Um, frankly I don’t think I did a very good job in the first few months. The first choice I made was to push my wake up time and hour later – from 7 am to 8 am – because I was feeling burnt out from a bad office work experience and needed the rest. Except I’d wake up every morning at 7:30 am or something, flipping out because I was going to be “late”.
I’d also work all day, every day. Not a healthy way to do business (or life). Then I faced an issue where I wouldn’t leave the apartment for days at a time – my partner lovingly kicked me out to go for walks or something many times. I also was listless in terms of my work. I’d have bursts of productivity but then a day or two of slacking off. Not conducive to real growth or success.
It wasn’t until about 4 months into my remote working journey that I started to take it a bit more seriously:
- I recognized that I had total responsibility for my own work environment. This was annoying in the sense that I didn’t get a free fancy espresso machine, but also it meant I could design my work environment how I wanted. So that’s when I started testing locations.
- I thought about what I actually wanted, not just what I’d settle for, and began to look for those opportunities (coworking, traveling, etc.)
- I began sending myself my daily email to focus my priorities. I’m a task-oriented person, so time-blocking strategies never worked for me.
- I began tracking my client work in Trello instead of just in my head, which made it way clearer what I needed to do.
- I began actively choosing “turn off” times throughout the day when my brain was fried and I needed a break. I wasn’t scared of working late, it was more about avoiding working 12 hours straight, and more doing 6-8 hours spread out over 12.
Would you ever go back to working on-site?
I’d consider it, but it would need to be the right opportunity to completely go back to in-office (read: massive financial upside). Barring tons of money, the company would have to be good with remote / distributed / WFH arrangements at least some of the time, if not most. Flexibility is a must-have for me and my goals.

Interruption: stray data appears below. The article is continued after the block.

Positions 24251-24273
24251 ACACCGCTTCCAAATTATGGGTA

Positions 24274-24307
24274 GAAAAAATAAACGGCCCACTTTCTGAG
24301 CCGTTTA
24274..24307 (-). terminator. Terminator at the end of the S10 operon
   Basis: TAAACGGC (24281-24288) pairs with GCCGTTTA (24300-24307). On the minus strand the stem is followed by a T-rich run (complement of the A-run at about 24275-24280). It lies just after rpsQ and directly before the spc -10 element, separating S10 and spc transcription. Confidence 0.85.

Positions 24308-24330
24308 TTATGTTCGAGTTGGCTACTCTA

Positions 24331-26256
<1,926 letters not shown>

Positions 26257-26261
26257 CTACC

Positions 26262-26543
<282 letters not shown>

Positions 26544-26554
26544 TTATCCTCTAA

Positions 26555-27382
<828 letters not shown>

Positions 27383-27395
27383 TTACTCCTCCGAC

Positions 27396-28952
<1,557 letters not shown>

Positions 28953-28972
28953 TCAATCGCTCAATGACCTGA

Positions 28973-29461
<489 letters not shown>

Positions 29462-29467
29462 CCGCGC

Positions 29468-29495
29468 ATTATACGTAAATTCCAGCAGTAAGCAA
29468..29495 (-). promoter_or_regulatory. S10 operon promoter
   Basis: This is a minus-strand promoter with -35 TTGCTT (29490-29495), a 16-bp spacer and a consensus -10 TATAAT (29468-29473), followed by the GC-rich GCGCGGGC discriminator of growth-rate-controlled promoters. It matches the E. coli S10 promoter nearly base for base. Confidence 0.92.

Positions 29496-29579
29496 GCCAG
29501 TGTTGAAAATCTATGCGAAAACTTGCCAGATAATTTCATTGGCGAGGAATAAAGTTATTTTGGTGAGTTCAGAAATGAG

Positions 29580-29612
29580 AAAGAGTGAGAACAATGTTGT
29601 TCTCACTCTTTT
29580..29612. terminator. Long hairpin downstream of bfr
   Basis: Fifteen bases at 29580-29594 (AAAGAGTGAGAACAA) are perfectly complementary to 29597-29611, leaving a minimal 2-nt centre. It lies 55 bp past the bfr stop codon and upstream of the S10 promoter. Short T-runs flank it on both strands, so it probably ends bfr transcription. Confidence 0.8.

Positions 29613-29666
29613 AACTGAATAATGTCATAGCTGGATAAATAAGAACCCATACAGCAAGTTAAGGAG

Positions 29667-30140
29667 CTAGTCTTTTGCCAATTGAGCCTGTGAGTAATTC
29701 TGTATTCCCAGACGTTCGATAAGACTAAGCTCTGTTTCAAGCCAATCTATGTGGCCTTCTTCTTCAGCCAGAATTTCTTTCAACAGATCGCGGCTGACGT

What is the biggest piece of advice you can offer to new remote workers?
1 – You need to build your own support systems.
And “support” means different things to different people. For me, it’s breaking everything down into small tasks that I can strikethrough on a task list because that’s how I feel motivated and also how I can give myself permission to shut off at night knowing I put in a “good day’s work”. For others that might be time-blocking. Or it might be rewarding yourself. Or it might be setting up personal rules.
Remote work forces you to become way more self-aware since you don’t have someone else telling you how to exist in a space. It’s weird at first, since we’re conditioned from school to respond to that kind of leadership, but the autonomy begins to feel amazing after a while.
If you work for a company instead of doing your own thing, you may still have some support systems available to you. If they work for you, run with it! Otherwise, be ready to build your own.
2 – You have to become a descriptive communicator.
I recommend writing/speaking as though you’re communicating with a computer and screen reader. If you don’t say precisely what you mean, you will not be understood.
Further, I try to remove all reference words – spell out everything you mean. For example: “I’ve been working on task A and task B. It should be done by tomorrow.” → “It” could refer to A, B, both, or even something else entirely. In an office environment, context clues would likely let your colleague know what you mean. You don’t get that with remote work.
When you communicate, offer as much of a decision flow as possible – both in questions and directives. Basically, explain your thought process so that you can work for the maximum amount of time without needing to interface with someone else.
As a manager: “Here’s task A. When you’re done, move to task B. But if you can’t finish A for whatever reason, communicate that reason to me then immediately start task F, which isn’t related to A. After we resolve the obstacle stopping you from completing A, you can move back to it. If you have questions about A, ask me. If you have questions about F, ask this other person, etc….”
As a remote worker: “I’m stuck on Task A in XYZ ways. Can you help me out? If you can help immediately, that would be great. If you can’t, I was planning to tackle task F in the meantime since it’s not related to A. Let me know if you’d prefer I do a different task in the meantime or if you’re available to help me resolve XYZ right now…”
Learn more from remote leaders like Stefan:
- Remote Leaders: Why GitLab’s Head of Remote “unchained from a life of commuting”
- Remote Leaders: Dana Doswell of Sidepart on why habit building is the key to remote work
- Remote Leaders: Marcus Wermuth of Buffer on overcommunication and isolation
- Remote Leaders: Shreyansh Sanghani of Founder of SKS Enterprises on building a partially distributed team